The Trump administration released an executive order Friday calling for a review of financial regulatory policy, the clearest sign yet of the White House’s intent to roll back the onslaught of regulations since the 2010 Dodd-Frank Act was passed.
But the immediate questions about the order focused on what authority the White House has to enact real change, since congressional Democrats are resistant to rolling back the law and those running the regulatory agencies are still Obama administration appointees.
News of the order, which appeared to be timed with President Trump’s scheduled meeting with business leaders, first came out in a media interview with National Economic Council Director Gary Cohn. He spoke of possible reforms including changes to the Financial Stability Oversight Council, the “living wills” process, a facility for resolving failed companies and even reforms for the housing finance system.
According to a copy of the document that was circulating publicly on Friday, the administration's financial regulatory policy will focus on empowering consumers, preventing bailouts, fostering economic growth and "vibrant" markets, advancing U.S. interests in global regulatory discussions, and "restoring public accountability" at regulatory agencies.
Here are answers to some frequently asked questions about the Trump policy:
What will be the immediate impact of this executive order?
The impact will likely be small in the short term. The order was framed as “core principles” rather than any immediate policy change. (The administration was also expected to call for a rollback of the Labor Department’s fiduciary duty rule.)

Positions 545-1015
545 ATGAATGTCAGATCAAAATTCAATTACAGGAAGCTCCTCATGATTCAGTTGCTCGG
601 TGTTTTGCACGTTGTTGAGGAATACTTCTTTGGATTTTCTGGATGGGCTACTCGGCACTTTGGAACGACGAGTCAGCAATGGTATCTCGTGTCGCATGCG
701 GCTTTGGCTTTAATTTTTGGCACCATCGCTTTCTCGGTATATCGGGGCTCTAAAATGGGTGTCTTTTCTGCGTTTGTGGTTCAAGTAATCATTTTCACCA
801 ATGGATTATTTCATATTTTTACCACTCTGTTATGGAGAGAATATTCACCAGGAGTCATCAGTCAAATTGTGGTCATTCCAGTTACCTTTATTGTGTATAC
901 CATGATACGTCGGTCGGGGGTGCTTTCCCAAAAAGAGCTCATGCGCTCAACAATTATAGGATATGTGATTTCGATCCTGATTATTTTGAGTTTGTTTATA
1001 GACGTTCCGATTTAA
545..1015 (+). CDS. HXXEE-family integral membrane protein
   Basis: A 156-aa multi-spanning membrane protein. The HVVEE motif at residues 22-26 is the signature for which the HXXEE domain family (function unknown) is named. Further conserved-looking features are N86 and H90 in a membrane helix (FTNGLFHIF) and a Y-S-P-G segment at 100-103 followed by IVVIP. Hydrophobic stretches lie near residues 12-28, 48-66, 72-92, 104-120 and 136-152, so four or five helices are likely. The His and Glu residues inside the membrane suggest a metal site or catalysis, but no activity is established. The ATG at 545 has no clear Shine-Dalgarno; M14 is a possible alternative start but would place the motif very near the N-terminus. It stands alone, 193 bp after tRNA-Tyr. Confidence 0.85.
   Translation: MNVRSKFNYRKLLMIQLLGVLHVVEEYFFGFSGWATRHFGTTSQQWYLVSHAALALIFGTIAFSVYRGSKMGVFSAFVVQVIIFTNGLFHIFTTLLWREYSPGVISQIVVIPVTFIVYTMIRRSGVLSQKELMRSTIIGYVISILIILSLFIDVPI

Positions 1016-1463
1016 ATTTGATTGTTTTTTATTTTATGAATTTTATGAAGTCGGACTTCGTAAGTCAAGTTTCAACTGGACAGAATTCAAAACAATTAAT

“The president has very little direct authority to change Dodd-Frank, repeal the fiduciary duty rule or revamp Fannie Mae and Freddie Mac. As a result, his orders will urge other parts of the government to make changes,” wrote Jaret Seiberg, an analyst at Cowen Group. “With the possible exception of the fiduciary duty rule, actual changes for the banks are unlikely to occur quickly.”
One principle sure to catch the industry's attention is the administration's pledge to "make regulation efficient, effective, and appropriately tailored."
But it seems unlikely the White House could roll back Dodd-Frank regulations on its own without legislation from Congress, and that does not seem imminent.
“We don’t think … the financial services industry is at the top of the list in terms of what we will see legislatively,” said Margaret Paulsen, managing director of the financial services advisory practice for PwC. “Broad-brush legislative solutions in the financial services industry we think are going to be hard to accomplish.”
The administration would also face an uphill climb in persuading the independent agencies responsible for implementing the law to ease back on Dodd-Frank regulations. The heads of the Consumer Financial Protection Bureau, Federal Deposit Insurance Corp., Federal Reserve Board and Office of the Comptroller of the Currency were all installed by the prior administration and have said they will serve out their terms.
“In the short run, rules changes will need support from the heads of regulatory agencies who were appointed by President Obama, and we think will slow down this process,” KBW analyst Brian Gardner said in a note Friday.
Just two weeks into the new administration, the White House has already called for a halt on regulations among executive departments, but many see the banking regulators – independent agencies – as exempt.
Yet the White House has apparently decided to anchor the regulatory review in the FSOC, a panel created by Dodd-Frank that is made up of the heads of all the regulators and is chaired by the Treasury secretary. In addition to designating “systemically important” nonbanks for tougher supervision, the FSOC’s broad charge is to identify risks to the financial system to aid regulatory policy.
The order includes a directive to the Treasury secretary, consulting with the FSOC, to report to President Trump within 120 days on whether existing regulatory policies meet the principles laid out by the administration.
Treasury Secretary-designate Steven Mnuchin would chair the council once he is confirmed.